Issue 60

Nasturtium-Dressed Baby Greens


Serves 4


4 C. mixed baby greens (shown here are green and red lettuces, shungiku, mustard greens, kale and mache), loosely packed
1/2 C. nasturtium leaves (loosely packed) for vinegar
2 C. nasturtium flowers (loosely packed) for oil
4 flowers for garnish
1 C. extra virgin olive oil
1 C. white balsamic vinegar or white wine vinegar

In the Nasturtium story in issue 60, we talked about this versatile, cheerful plant and how to design with it and keep it looking its best. Now, for another way to enjoy this tasty annual, here is a delicious recipe from Cathy Wilkinson Barash, author of Edible Flowers: From Garden to Palate.


  1. Using one cup of greens per person, build the salad as a “pyramid” at the center of each plate. Be sure the plate is large enough to artfully add the dressing around the greens.
  2. In a food processor or blender, whiz the nasturtium leaves in white vinegar until the vinegar becomes reen. Empty vinegar into a small bowl. Wipe out the processor (not necessry to thoroughly clean after vinegar) and then do the flowers and oil.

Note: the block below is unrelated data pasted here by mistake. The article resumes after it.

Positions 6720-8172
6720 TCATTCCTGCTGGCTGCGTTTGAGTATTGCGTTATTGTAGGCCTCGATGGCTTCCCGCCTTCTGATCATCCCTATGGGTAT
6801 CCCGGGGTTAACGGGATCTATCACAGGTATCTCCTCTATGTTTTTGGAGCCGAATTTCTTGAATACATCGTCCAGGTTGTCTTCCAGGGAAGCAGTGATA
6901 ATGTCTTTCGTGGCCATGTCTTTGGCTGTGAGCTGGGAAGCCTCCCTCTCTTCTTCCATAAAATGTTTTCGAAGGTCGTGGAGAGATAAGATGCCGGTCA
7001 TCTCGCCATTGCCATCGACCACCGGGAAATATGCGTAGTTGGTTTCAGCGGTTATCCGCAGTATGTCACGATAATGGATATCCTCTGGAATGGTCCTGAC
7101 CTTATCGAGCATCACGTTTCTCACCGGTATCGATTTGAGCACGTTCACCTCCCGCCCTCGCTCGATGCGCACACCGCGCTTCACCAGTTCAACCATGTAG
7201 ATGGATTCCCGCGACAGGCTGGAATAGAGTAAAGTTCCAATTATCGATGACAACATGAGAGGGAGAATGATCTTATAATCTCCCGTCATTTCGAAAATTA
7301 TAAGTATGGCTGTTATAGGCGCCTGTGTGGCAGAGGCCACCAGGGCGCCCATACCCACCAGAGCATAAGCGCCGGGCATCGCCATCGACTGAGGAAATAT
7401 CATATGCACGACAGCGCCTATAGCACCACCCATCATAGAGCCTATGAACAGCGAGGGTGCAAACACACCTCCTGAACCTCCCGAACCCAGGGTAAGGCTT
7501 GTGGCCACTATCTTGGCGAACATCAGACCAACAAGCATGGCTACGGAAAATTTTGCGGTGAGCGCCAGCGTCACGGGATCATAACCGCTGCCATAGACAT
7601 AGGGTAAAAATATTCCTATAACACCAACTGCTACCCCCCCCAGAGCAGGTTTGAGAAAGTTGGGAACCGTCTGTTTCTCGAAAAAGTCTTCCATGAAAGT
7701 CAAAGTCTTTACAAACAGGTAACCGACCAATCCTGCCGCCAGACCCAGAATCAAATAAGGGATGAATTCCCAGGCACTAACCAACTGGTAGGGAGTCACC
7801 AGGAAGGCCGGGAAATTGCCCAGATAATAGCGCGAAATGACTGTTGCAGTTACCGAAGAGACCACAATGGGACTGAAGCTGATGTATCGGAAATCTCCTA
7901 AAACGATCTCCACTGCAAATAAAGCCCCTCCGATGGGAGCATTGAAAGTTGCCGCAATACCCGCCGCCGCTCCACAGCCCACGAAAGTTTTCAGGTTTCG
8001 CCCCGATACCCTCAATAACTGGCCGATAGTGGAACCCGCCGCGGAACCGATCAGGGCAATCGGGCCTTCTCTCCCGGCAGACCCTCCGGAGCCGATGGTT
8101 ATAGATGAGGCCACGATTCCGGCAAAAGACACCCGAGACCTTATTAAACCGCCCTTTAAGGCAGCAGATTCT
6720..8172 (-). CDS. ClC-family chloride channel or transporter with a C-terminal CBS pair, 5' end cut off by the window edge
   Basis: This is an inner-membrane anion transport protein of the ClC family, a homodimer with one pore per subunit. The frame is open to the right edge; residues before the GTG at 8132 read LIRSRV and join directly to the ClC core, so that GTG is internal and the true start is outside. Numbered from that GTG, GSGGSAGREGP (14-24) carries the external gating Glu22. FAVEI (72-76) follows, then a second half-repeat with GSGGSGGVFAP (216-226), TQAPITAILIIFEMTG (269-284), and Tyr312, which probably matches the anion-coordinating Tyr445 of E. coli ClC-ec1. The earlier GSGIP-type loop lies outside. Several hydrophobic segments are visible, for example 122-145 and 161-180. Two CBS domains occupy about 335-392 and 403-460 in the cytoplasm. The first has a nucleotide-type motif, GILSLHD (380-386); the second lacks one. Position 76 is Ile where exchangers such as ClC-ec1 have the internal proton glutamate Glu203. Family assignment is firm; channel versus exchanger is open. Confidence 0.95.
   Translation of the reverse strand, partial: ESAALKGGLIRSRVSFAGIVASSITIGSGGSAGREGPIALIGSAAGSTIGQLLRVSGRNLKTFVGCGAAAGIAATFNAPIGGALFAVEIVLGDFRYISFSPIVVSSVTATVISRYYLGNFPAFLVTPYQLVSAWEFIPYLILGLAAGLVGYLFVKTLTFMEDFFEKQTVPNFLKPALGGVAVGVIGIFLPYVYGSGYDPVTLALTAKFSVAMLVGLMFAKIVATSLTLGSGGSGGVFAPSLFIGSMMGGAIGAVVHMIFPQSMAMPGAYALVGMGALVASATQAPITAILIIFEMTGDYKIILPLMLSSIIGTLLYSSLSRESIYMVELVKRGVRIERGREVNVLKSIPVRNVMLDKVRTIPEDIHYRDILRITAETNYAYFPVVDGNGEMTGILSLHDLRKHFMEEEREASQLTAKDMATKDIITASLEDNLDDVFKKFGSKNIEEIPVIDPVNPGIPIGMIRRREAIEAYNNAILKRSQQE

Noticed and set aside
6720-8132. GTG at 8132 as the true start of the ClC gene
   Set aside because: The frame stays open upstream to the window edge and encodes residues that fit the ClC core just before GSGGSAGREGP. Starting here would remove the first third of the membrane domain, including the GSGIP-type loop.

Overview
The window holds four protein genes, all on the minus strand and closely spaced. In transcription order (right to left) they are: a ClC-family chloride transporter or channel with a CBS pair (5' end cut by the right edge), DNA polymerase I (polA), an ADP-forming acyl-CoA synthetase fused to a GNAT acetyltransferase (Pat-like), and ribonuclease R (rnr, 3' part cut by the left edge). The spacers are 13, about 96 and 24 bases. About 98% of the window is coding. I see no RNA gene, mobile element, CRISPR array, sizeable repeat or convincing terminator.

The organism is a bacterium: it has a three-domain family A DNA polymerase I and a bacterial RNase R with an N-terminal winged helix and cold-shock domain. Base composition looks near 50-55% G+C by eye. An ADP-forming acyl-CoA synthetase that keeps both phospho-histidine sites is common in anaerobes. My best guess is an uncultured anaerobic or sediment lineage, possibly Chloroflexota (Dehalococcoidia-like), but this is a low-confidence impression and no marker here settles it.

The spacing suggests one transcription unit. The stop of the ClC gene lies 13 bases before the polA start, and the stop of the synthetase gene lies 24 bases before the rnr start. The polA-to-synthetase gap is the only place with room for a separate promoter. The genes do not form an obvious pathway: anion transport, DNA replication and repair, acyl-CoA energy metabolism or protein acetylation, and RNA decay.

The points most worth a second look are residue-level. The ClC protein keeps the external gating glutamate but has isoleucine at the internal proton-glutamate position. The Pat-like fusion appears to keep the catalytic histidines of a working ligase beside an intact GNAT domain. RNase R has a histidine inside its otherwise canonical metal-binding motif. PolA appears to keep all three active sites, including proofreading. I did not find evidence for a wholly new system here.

3. Process the nasturtium flowers with olive oil until it becomes an orange emulsion.
  4. Using a spoon, drizzle the oil and then the vinegar over and around the greens. Have fun making swirly patterns.
  5. Garnish with nasturtiums or other edible flowers (yellow flowers are shown in photo).
  6. Serve immediately; otherwise the blended nasturtium will begin to separate from the vinegar and oil.

Note: The first three steps can be done ahead of time. Make as much of the vinegar and oil as you want. Store in the refrigerator for up to one week. Shake well before using to reblend the nasturtiums with the vinegar and oil.

The secrets to making this elegant presentation are:

Use a mixture of leaves with different colors and shapes, yet the same size. It’s more aesthetically pleasing to have them similar size. If it were a regular tossed salad, it wouldn’t matter so much, but with a “placed” salad, similar sizes work best.

So you can see the drizzle, use a clear glass plate if you’re using a white tablecloth; otherwise prepare it on a plain white plate.